His treatise, The Meaning and Use of "Baptizein" Philologically and Historically Investigated (1860), an "appendix to the revised version of the Gospel by Matthew," is a valuable summary of the evidence for Baptist doctrine.
Thus the Jews in Europe have almost lost the use of Hebrew, but speak as their vernacular the language of their adopted nation, whatever it may be; even the JewishGerman dialect, though consisting so largely of Hebrew words, is philologically German, as any sentence shows: " Ich hab noch hoiom to geachelt, " I have not yet eaten to-day."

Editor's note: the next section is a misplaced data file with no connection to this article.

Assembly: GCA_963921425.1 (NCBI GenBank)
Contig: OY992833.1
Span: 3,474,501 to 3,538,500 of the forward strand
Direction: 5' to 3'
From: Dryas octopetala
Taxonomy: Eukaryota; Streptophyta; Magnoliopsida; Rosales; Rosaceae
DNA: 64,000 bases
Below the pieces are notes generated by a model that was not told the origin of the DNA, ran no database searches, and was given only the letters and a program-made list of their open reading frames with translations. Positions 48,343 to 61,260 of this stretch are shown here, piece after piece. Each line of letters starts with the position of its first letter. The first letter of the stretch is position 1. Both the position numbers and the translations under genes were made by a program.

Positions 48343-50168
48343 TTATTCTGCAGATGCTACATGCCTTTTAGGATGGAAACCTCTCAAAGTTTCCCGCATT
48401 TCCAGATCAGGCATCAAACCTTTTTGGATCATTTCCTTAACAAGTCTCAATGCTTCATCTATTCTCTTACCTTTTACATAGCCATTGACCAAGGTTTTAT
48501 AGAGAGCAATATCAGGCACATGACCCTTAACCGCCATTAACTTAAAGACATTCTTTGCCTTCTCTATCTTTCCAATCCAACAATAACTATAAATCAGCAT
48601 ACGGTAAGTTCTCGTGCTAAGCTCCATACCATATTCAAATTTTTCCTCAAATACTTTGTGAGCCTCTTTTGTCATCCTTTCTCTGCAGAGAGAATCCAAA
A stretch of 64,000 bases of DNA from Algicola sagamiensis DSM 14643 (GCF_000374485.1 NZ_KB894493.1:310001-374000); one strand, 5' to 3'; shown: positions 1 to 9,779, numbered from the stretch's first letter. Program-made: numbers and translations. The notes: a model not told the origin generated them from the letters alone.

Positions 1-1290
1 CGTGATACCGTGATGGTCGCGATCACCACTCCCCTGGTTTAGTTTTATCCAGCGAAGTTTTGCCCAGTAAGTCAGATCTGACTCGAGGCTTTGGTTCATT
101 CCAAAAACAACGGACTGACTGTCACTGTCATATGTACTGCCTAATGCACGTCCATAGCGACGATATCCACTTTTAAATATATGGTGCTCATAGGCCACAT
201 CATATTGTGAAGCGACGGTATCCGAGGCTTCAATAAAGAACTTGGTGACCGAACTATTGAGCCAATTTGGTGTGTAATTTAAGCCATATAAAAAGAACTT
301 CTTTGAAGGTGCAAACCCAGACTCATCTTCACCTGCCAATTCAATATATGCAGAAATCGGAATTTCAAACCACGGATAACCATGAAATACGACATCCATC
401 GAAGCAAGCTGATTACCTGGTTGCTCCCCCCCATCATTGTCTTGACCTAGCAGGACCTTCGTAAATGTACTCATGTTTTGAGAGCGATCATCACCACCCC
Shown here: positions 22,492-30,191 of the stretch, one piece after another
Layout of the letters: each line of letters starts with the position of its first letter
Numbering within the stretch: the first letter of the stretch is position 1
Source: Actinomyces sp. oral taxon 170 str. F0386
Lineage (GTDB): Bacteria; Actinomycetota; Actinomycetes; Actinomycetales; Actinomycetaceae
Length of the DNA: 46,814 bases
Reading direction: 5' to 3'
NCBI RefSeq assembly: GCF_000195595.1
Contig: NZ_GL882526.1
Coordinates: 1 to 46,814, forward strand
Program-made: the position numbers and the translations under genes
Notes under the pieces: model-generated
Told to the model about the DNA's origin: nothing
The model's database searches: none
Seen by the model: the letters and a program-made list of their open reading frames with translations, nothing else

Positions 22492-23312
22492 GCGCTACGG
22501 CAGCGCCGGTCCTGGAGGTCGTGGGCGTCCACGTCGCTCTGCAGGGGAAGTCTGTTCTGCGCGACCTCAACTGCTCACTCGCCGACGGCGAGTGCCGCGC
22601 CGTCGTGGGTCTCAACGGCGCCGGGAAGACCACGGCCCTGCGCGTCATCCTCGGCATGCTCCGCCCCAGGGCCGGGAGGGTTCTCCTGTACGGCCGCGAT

In Baluchistan, even yet, we find side by side with the eponymous Iranian inhabitants, who il T~b only penetrated thither a few centuries ago, the ~ es ethnologically and philologically distinct race of the Brahui, who are probably connected with the Dravidians of India.
Troubled Palestine in the 15th century are no other than Hebrews (the equation is philologically sound), i.e.
The name Minos seems to be philologically the equivalent of Minyas, the royal ancestor of the Minyans of Orchomenus, and his daughter Ariadne ("the exceeding holy") is a double of the native nature-goddess.